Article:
Further to several weeks of negotiation and re-negotiation between MTN, NCC and the Federal government, they arrived at the decision for a staggered payment of N330 billion – a downward review from the initial N1.04 trillion sanction – and this was duly communicated to the House Committee and Senate Committee on Communications by June 10, 2016. MTN was, therefore, required to make the payment of the balance of N280 billion (excluding the initial ‘goodwill’ payment of N50 billion) in six tranches.
MTN began the payment structure with N30 billion into NCC’s Treasury Single Account (TSA) at the Central Bank of Nigeria (CBN) 30 days from the date of the agreement dated June 10, 2016.
Subsequently, MTN paid N30 billion on March 31, 2017; N55 billion on March 31, 2018; N55 billion on December 31, 2018 and on March 31, it paid N55 billion.
The balance and final tranche of the payment was made by May 31, 2019, in line with the staggered payment structure agreed by MTN and Nigerian government.
Despite the grim challenges arising from the N330 billion fine imposed on it, MTN Group, during a visit to the Commission in February 23, 2017, explicitly expressed its confidence in its Nigerian operations and stressed its determination to play by the rules and comply with the terms of agreements reached as resolutions regarding the fine.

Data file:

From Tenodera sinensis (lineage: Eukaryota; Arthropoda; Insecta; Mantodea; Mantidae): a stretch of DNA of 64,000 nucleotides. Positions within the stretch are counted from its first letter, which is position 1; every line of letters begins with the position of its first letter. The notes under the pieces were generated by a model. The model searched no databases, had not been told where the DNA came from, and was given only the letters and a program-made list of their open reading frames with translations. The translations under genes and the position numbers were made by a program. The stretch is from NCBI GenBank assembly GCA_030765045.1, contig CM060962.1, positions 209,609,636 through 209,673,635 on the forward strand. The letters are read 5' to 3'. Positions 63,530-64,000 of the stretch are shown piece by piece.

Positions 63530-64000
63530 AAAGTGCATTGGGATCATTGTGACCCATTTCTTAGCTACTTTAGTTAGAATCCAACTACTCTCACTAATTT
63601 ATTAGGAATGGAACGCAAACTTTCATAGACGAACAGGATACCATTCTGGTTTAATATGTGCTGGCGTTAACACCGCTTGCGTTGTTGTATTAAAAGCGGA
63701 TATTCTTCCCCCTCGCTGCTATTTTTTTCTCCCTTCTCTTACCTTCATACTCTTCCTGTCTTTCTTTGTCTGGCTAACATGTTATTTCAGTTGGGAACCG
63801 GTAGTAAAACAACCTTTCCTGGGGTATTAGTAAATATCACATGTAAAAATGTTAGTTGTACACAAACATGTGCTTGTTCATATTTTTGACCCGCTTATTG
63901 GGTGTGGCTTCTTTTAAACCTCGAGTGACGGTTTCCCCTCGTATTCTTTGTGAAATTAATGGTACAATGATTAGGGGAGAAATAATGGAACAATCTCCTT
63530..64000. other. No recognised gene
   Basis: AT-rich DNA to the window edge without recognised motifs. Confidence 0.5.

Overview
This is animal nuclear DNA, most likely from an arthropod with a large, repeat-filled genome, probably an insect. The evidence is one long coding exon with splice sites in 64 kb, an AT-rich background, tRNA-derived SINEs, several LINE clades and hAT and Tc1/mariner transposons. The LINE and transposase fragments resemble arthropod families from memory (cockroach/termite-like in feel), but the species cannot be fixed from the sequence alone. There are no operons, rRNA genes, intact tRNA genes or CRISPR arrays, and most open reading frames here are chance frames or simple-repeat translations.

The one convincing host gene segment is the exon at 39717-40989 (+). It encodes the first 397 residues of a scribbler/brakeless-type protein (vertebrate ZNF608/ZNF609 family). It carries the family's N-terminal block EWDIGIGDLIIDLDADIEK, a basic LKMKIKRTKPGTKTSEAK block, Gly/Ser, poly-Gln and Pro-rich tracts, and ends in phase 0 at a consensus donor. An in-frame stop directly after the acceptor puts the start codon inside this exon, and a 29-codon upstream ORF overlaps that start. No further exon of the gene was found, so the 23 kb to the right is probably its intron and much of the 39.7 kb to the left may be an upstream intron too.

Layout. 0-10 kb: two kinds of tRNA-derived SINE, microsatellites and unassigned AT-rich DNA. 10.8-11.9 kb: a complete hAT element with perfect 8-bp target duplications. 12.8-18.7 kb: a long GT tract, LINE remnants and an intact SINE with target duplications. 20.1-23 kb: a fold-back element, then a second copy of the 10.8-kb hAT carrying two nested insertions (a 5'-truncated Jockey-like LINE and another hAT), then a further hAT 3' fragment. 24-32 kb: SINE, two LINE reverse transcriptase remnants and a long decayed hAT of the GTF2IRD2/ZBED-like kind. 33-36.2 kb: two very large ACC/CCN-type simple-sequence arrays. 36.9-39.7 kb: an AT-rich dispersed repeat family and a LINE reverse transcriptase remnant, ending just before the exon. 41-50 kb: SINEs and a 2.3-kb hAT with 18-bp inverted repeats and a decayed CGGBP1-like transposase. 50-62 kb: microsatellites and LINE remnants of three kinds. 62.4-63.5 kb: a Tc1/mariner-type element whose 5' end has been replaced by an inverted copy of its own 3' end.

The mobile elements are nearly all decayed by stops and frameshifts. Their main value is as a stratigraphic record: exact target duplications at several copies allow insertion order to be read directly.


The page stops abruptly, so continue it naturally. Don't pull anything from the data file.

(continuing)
The telco also acknowledge the role played by the Commission “towards an amicable resolution” of the fine.
In line with the agreement reached by the parties involved in a way to avoid decision likely to cripple business interest of the operators the Commission regulates, aside the reduction in the fine to N330 billion, it was also agreed that MTN shall apologise to Nigerians, subscribe to the compulsory observance of Code of Corporate Governance for Telecoms Industry; as well as list its shares on the NSE.

From the foregoing, it is not out of place to state that the market for investment opportunities through the MTN listing on the NSE has been made possible by the NCC and this listing signifies a confirmation of the Commission’s commitment towards delivering on the cardinal objective of ensuring industry sustainability, promoting fair competition among licensees, ensuring security of lives and ultimately promoting local investment and ownership control and management in the telecommunication industry.